30 March, 2017

Wyrd Sisters by Terry Pratchett

1. This novel is Terry Pratchett’s William Shakespearean tale—meaning that it heavily references Shakespeare, as well as themes, plots, and characters from his works. The themes of destiny, fate, tragedy, power, family, love, death, and supernatural occurrences come up throughout the book. Present are plots about succession, usurpation, a play-within-a-play, romance, and tragedy. The three witches from MacBeth are the eponymous main characters, while the fool from King Lear gets major billing as well. In some ways, most of the characters play on Shakespearean types.
—But this is more Pratchett’s Rosencrantz and Gildenstern are Dead than his version of an Elizabethan play. In this way, a main theme of the novel is pointing out the differences between the mindset and life of people in Elizabethan times and in the present day. Pratchett pulls this off with his usual hilarity:
“She never sent the castle to sleep”, said Granny, “that’s just an old wife’s tale. She just stirred up time a little. It’s not as hard as people think, everyone does it all the time. It’s like rubber, is time, you can stretch it to suit yourself.”

Magrat was about to say: That’s not right, time is time, every second lasts a second, that’s its job. The she recalled weeks that had flown past and afternoons that had lasted forever. Some minutes had lasted hours, some hours had gone past so quickly she hadn’t been aware they’d gone past at all.

“But that’s just people’s perception, isn’t it?”

“Oh yes”, said Granny, “of course it is, it all is, what difference does that make?”
That’s a wonderful post-modern statement followed by a brilliant joke about it, set in Shakespearean times—this is fertile ground that others have gone over for many years. Yet, Pratchett finds points of agreement between the Elizabethans and us that help to understand their mindset, though the book is still firmly rooted in Pratchett’s contemporary philosophical emphases—for all of its fantasy window dressing. In other words, some of the themes of Shakespeare show up, but they’re all discussed by a variety of characters on the intellectual timeline from Elizabethan to today. Rather than feeling like a history of these themes, this book discusses this variety of viewpoints fairly and even-handedly. And the discussion is fascinating.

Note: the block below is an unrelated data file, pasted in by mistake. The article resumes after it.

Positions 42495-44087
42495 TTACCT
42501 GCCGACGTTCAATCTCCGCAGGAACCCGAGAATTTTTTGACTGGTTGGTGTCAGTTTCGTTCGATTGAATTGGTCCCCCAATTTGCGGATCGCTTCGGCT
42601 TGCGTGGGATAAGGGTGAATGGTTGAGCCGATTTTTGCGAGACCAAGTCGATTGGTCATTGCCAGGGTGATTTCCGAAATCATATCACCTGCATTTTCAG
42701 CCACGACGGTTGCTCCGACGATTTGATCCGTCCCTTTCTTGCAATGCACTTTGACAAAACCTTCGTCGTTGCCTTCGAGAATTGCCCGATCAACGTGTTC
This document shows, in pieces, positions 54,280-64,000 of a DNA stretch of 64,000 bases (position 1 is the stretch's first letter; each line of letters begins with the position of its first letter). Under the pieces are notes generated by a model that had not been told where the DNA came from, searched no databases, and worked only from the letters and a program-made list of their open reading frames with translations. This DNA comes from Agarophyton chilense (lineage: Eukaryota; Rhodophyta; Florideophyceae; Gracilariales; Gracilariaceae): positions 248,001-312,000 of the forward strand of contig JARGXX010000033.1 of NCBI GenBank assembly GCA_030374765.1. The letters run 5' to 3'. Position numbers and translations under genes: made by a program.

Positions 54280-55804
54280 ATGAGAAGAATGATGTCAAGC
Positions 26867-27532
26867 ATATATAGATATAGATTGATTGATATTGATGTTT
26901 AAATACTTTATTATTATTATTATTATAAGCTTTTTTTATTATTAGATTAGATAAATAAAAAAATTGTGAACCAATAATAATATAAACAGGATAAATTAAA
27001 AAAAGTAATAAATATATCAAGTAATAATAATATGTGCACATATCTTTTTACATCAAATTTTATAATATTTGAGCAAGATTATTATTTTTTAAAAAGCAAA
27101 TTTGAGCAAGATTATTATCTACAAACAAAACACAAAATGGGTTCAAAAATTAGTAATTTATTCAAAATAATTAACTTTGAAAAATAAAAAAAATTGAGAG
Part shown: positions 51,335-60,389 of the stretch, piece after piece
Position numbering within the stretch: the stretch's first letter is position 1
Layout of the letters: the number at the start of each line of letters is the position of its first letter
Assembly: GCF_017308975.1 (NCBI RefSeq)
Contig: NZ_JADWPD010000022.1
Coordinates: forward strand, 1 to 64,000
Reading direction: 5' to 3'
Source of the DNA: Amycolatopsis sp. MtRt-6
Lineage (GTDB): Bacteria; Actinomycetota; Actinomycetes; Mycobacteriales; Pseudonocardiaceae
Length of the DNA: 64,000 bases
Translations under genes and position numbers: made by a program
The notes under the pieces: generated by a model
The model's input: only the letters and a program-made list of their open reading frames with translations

—But the main theme is witches. In his 1985 speech, “Why Gandalf Never Married”, Pratchett talks about how witches are perceived:
I'm talking here about the general tendency. There certainly isn't such a thing as a female wizard. Sorceress? Just a better class of witch. Enchantress? Just a witch with good legs. The fantasy world. in fact, is overdue for a visit from the Equal Opportunities people because, in the fantasy world, magic done by women is usually of poor quality, third-rate, negative stuff, while the wizards are usually cerebral, clever, powerful, and wise. Strangely enough, that's also the case in this world. You don't have to believe in magic to notice that. Wizards get to do a better class of magic, while witches give you warts.